Trad Climbing is pretty gear intensive, Cams, nuts quickdraws, hexes, nut tools: where to start? The gear market has exploded in the last decade and with so much to go at, its hard to know which gear, and how much of it, to chose. Below, I will explain the difference types of trad climbing gear, and look at putting together a rack.
Active vs Passive Protection
Active pro is, simply put, equipment that has moving parts to wedge itself into the crack in order to hold a fall. The obvious example, and most commonly used on a trad rack, is cams. There are a variety of other specialist bfs of kit such as sliders and even Try-Cams which count as active protection/
Active protection is generally easier and quicker to place and clean and be more versatile in cracks of differing size.,
Passive protection has no moving parts and is the simplest, and likely most used, type of protection. It is a necessity to any trad climbing rack. Typical examples include nuts and hexes.
Types of Protection
Nuts are, arguably, the staple of any trad rack, especially in the UK. Also known as "stoppers" they are light, inexpensive and easy to place well.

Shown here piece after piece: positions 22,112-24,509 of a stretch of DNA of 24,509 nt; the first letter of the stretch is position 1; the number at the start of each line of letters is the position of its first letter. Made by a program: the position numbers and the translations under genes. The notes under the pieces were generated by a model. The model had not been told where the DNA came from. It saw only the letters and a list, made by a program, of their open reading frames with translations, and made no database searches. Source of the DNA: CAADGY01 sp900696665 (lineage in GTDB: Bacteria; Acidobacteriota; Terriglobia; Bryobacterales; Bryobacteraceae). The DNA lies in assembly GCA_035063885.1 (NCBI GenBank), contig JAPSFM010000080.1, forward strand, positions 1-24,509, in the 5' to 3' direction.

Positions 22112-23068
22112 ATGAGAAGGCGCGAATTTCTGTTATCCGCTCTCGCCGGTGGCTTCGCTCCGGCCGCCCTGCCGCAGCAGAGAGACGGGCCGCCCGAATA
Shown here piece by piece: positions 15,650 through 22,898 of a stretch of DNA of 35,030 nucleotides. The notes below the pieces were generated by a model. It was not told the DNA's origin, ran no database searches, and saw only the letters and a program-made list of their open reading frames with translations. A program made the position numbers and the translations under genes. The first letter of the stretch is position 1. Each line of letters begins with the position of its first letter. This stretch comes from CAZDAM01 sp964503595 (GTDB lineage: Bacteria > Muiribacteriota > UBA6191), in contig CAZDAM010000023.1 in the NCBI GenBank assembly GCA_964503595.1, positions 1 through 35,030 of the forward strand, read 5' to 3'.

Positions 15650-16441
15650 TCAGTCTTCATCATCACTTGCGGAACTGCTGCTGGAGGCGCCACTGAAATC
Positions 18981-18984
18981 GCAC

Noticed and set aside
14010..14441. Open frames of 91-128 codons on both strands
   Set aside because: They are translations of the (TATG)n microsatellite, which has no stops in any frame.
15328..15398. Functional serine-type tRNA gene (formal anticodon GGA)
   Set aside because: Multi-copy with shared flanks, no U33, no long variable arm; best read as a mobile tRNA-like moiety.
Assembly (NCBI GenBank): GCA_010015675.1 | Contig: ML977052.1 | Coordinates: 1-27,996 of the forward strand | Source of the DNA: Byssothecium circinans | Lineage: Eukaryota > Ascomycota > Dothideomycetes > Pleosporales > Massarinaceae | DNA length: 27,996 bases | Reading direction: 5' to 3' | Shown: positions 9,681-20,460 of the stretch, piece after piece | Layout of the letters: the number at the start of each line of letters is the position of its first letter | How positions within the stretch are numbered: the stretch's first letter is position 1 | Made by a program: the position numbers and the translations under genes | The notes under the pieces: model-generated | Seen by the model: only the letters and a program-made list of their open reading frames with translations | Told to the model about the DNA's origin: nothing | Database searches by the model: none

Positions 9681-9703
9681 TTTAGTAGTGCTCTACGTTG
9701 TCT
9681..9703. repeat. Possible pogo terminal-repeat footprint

Lke nuts, but smaller! Often made out of brass, these are very good for pin scars and micro cracks but arguably not necessary on a beginners rack.
Spring -Loaded Camming Devices (SLCDs) or "Cams" are the most popular choice for active protection. They typically have four "lobes" at the top that contract and expand to fit the sides of a crack, using the trigger below. Cams come in a massive variety of shapes and sizes. Old-school cams came with rigid stems: avoid these and ensure you have flexible stemmed cams. Modern cams are often double-axel, which allows them to be used passively, as a "chockstone."
Cams, but smaller :) Be careful though, the smallest of micro cams are not rated to take lead falls and are designed for "progression only," i.e. lead climbing.
SO many types! These come in all shapes and sizes. Screwgate karabiners are what we recommend that you use to secure yourself to anchors.
Quickdraws are an essential part of any trad rack. This is what we use to link our rope to the protection we have placed. Length is important here, as too short quickdraws will result in a lot of rope drag. We recommend "alpine draws," these are extendable and make a huge difference to rope-drag.
Slings are used to extend protection, to put around spikes, sling threads and to equalise belay anchors. the key length is 8ft, these are the most useful and widely used slings in a trad rack. It can useful to have one 16ft sling for building belay anchors.
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